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Alan Jenkins

Two Major Victories for Fair Housing

It’s a rare moment when two branches of our federal government take major steps to expand opportunity for all Americans. But, with relatively little fanfare, that’s what’s happened over the last few weeks in the critical area of housing. First, on June 25, the U.S. Supreme Court held that if a housing policy seriously disadvantages one gender, racial, religious or ethnic group, families with children, or people with disabilities, that policy is illegal unless there is an important justification for the policy. That principle, known as “disparate impact,” has been integral to the Fair Housing Act’s protections for over four decades, but this was the High Court’s first time considering it. Just a week later, the U.S.

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Dave Johnson

Jeb! Bush Vows To Cripple Government

Presidential candidate Jeb Bush gave a speech last Monday at an event organized by a corporate lobbying group in which he vowed to cripple our government. So who gets to be in charge if he succeeds? Who decides how to allocate our country’s resources, determine and enforce our country’s economic policies, who pays to build roads and schools and our other public assets? If you look at who organized the speech, you might find a clue about who Bush thinks should do these things. Bush’s speech was at Florida State University, ostensibly on the subject of “government reform” and the cozy relationship between lobbyists and government officials. His solutions, however, included proposals to get the government out of the way of corporations by essentially crippling it if elected.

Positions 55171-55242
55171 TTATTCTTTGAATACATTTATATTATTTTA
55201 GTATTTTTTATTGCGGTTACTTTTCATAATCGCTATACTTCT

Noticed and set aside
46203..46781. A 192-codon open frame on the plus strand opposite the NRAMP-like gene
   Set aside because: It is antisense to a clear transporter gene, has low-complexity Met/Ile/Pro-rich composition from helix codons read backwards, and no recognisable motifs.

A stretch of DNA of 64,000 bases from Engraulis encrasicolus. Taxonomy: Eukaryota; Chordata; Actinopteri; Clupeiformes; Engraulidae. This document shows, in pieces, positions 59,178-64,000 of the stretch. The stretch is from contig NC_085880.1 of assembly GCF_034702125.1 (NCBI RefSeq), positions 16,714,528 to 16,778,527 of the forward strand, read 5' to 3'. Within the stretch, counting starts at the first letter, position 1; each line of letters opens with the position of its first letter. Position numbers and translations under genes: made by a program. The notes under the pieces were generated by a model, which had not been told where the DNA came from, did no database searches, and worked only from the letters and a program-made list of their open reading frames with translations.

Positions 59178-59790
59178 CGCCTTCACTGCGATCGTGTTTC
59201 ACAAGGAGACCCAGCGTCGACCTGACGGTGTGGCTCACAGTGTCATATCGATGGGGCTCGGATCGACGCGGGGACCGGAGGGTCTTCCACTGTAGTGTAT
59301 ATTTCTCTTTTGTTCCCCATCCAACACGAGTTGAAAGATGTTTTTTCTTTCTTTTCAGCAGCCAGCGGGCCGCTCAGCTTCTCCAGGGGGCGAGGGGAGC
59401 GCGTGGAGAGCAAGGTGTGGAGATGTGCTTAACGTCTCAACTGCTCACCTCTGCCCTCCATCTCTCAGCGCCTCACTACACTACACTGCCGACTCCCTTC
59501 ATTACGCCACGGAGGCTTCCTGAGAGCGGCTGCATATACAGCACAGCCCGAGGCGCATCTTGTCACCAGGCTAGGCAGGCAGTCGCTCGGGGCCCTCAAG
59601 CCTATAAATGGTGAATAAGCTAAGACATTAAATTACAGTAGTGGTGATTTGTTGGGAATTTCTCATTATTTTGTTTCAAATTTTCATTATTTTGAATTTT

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Robert Borosage

Hillary on Quarterly Capitalism: Big Challenge, Timid Reform

Last week, Hillary Clinton opened an important “conversation” about what she calls “quarterly capitalism” or excessive “short-termism.” She noted how the rules have been rigged to pressure executives to focus on the next quarter’s stock return rather than the long-term health of the company. The result, reaching new extremes in recent years, is that large public corporations are using “eight or nine of every 10 dollars they earn” to pay out dividends or purchase stock buybacks. CEOs suggest that they would hold off making significant long-term investments if that meant missing the next quarter’s targeted return.

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Joshua Ferrer

Sanders Speaks Out On Sentencing Reforms

After over two months as an announced presidential candidate, Sen. Bernie Sanders (I-VT.) has for the first time come out for substantive sentencing reforms. In an interview with MSNBC on Wednesday, Sanders said “We need to take a look at mandatory minimum sentences, we have to take a whole new look, I think, at our drug policy.” Sanders has spoken frequently about the need for policing reforms, including more community policing programs, demilitarizing local police forces, holding law-breaking cops accountable, and providing more police training. But until now, Sanders has remained silent on reforming our inane sentencing policies, which have played an equally important role in ballooning the incarcerated population and criminalizing blackness.

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Joshua Ferrer

Republican Candidates On Raising The Minimum Wage

It’s been a big week for American workers. On Wednesday, progressives introduced bills in the House and Senate to increase the federal minimum wage to $15 and, in a letter, called on Obama to issue an executive order raising the minimum wage of federal contract workers to $15. New York is set to approve a fast food minimum wage increase to $15 within the next few days. And the University of California system has set wages for its employees at a $15 minimum. Sixty-three percent of Americans support a minimum wage increase to $15 by 2020, and 75 percent of Americans support raising the federal minimum wage to at least $12.50. Yet the federal minimum wage has not been raised since 2009, when it was increased to its current level of $7.25 per hour. We rounded up of the opinions of the Republican presidential candidates on the minimum wage.